Change Minds is intended to have heritage, social and positive mental health outcomes, and as such is an amalgam of its partners’ key missions.
Archive services are heritage organisations with a social purpose; they collect and preserve archives about the history of its catchment area, parent organisation or subject matter, and make these archives accessible to the public for their interest and enjoyment.
Mental health support services are health organisations with a social purpose; they work alongside people with mental health issues on their journey towards improved health and wellbeing, greater confidence and living more fulfilling and independent lives.
Change Minds is a bridge programme linking these outcomes. It supports people with mental health issues to engage with heritage to reduce social exclusion and improve their mental health.
Duty of Care
Change Minds is a project that aims to improve the health and wellbeing of people who have mental health problems. It is not a mental health service. Although Change Minds project and archive service staff have a duty of care to participants, to behave sensibly and kindly, and to record and share any concerns, they are not expected to provide wider support. Contact with participants is related to the project; issues with housing, money, safeguarding or physical and mental health are referred to their Mental Health Support Organisation.
We maintain these boundaries in order that participants can enjoy Change Minds without feeling that they might be treated as patients or clients. It is also an important safety measure, since mental health risk is assessed and managed by the Mental Health Support Organisation, who can help a participant who becomes unwell.
Groupwork and Person-Centred Recovery
Change Minds sessions are framed by ideas and practice based on groupwork and person-centred recovery. Groupwork is an effective and humane way for people to form a mutually supportive connection that helps sustain them during the project and, to some extent, after it ends. Person-centred recovery respects the individual’s unique experiences and strengths, so that they can make treatment and support choices based on what recovery means to them. This attitude is integral both to working with participants and to thinking about our subjects, people who were patients in a County Asylum.
Change Minds’ criteria for success are informed by and embodied in each project iteration:
- Participants have problems with their mental health. Change Minds participants have complex mental health needs.
- Participants are included in management. Participants have the opportunity to be members of the Change Minds iteration’s Project Board.
- Partnership with heritage and health organisations. The partnership between the archive service and the mental health support organisation is confirmed in a signed partnership agreement which states that the partners will deliver the project according to their application to a funding body. All partners are members of the Project Board.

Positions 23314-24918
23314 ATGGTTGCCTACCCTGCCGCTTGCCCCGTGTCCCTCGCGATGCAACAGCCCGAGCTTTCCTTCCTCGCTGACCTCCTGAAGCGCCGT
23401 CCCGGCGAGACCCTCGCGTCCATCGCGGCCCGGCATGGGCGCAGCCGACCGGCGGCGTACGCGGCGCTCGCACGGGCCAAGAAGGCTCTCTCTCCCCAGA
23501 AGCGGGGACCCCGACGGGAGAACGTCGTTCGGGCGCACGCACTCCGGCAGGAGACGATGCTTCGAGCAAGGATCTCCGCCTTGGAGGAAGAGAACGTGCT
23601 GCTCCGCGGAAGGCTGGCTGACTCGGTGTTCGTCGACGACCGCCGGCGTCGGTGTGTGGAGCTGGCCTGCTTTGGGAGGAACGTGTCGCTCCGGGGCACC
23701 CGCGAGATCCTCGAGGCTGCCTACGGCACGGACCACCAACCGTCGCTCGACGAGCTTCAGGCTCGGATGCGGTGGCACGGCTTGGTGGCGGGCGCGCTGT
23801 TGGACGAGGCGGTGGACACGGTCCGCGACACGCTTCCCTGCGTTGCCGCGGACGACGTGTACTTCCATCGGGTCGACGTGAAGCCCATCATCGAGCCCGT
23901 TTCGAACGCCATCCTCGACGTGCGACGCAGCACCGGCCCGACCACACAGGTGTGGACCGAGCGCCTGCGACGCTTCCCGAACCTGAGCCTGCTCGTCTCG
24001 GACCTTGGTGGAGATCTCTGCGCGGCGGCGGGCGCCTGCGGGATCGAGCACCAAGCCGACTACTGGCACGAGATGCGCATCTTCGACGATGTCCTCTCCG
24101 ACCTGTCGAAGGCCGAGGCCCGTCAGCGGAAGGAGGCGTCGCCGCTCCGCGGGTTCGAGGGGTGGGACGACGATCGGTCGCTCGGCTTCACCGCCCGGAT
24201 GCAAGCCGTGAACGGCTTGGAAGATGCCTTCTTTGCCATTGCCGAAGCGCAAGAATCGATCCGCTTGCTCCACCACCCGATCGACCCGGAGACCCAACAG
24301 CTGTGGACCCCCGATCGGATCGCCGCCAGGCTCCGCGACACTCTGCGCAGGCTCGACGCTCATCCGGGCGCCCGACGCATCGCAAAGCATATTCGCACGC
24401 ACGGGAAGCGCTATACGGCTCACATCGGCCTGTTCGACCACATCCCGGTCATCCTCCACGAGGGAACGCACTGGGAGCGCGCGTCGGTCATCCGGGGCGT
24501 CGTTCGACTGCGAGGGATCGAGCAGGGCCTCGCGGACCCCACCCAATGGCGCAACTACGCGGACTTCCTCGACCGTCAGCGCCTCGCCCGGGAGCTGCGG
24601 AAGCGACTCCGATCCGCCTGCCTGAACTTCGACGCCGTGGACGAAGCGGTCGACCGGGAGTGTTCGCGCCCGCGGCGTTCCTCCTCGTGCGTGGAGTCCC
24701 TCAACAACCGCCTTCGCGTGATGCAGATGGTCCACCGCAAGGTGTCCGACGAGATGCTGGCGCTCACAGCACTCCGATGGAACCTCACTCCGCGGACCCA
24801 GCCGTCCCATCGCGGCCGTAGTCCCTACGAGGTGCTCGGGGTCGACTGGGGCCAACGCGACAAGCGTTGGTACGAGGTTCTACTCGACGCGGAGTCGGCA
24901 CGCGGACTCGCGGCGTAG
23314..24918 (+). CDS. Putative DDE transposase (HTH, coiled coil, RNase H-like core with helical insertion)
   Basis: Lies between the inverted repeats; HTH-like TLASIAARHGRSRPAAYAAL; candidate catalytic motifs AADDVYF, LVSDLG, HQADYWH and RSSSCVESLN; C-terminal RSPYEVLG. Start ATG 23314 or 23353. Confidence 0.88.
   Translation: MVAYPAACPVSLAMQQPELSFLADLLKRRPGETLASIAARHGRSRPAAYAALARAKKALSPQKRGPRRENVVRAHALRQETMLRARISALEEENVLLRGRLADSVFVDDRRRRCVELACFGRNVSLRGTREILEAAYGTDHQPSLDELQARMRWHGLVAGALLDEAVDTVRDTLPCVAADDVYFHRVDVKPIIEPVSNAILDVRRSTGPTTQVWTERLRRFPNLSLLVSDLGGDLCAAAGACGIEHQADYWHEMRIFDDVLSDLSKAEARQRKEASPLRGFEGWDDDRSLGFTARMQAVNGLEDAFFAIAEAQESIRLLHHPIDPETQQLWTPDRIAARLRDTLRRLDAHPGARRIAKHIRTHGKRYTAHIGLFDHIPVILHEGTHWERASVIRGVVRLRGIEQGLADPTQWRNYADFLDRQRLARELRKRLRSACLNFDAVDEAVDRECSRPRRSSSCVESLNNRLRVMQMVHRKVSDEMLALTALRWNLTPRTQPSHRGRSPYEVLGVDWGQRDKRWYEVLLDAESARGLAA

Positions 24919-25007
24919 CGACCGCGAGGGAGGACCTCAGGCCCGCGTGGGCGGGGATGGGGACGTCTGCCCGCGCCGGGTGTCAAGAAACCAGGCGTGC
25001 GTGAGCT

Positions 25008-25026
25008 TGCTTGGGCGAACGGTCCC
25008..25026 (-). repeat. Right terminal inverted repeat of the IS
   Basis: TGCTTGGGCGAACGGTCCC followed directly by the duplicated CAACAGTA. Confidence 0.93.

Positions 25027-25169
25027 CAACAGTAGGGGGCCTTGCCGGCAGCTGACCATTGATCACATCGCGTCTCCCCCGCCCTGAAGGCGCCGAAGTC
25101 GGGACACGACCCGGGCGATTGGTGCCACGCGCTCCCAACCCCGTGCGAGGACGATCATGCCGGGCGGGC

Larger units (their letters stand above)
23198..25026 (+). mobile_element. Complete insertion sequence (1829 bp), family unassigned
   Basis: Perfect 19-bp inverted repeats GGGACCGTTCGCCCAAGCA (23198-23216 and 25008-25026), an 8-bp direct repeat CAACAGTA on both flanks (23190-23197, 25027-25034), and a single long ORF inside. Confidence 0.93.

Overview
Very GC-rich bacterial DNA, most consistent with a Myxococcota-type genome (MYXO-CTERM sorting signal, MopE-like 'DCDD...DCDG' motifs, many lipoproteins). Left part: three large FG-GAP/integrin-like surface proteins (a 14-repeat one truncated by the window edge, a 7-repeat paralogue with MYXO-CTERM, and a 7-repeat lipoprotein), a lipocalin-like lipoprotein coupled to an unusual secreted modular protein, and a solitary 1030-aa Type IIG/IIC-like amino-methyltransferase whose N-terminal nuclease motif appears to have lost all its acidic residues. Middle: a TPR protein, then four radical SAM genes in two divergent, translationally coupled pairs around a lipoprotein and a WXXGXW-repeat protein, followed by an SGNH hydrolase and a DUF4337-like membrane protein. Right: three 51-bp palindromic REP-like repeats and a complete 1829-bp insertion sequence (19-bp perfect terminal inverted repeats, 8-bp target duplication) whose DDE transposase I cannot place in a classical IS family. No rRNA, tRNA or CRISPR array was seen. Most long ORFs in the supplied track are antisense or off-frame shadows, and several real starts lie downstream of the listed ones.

- Groupwork is the core. All workshops are group-based and informed by relevant theory and practice. They are established on the view that lasting change can occur within a carefully conducted group.
- Safe framework and practice. The partners’ policies and practices meet the required standards, and due diligence has been applied when forming the partnership. Staff and volunteers must work to relevant professional standards and, if it is required for their role, must have external validation of their suitability to work with vulnerable people by showing evidence that they have Enhanced Disclosure and Barring Service Certificate (DBS).
- Proper measurement of impact and outcomes. The project has ethical approval from the University of Dundee. The evaluation team has drawn up an evaluation methodology that measures participants’ wellbeing before the project, immediately after it finishes, and one year after the project end. IT also records demographic information. All evaluation data will be securely stored and managed by the Change Minds Hub team in accordance with UK data protection legislation.
- Sustained and regular involvement. The project comprises twelve workshops, scheduled regularly over a predetermined period of time. There will also be opportunities to keep in touch between workshops and after the project has finished.
- Access to cultural assets and expertise. The participants will have use of archive service facilities, enjoy a behind the scenes tour, view original records, and benefit from the expertise of archive staff. Site visits include private meetings and tours with heritage experts, and close encounters with selected objects and documents.
- Encouragement to be creative. The participants will build upon the research they undertake in phase 1 of the project and can develop creative responses to what they have learnt.
- Learning for staff and volunteers. Staff and volunteers will have the opportunity to learn about Mental Health First Aid and to build upon their archive skills if required, including training in basic research skills and document handling. Staff and volunteers can also participate in creative sessions led by a creative facilitator.
- Progression for participants. Participants will be able to take part in one-to-one interviews with project staff about what people might like to move on to, including volunteering and participation opportunities offered by all partners.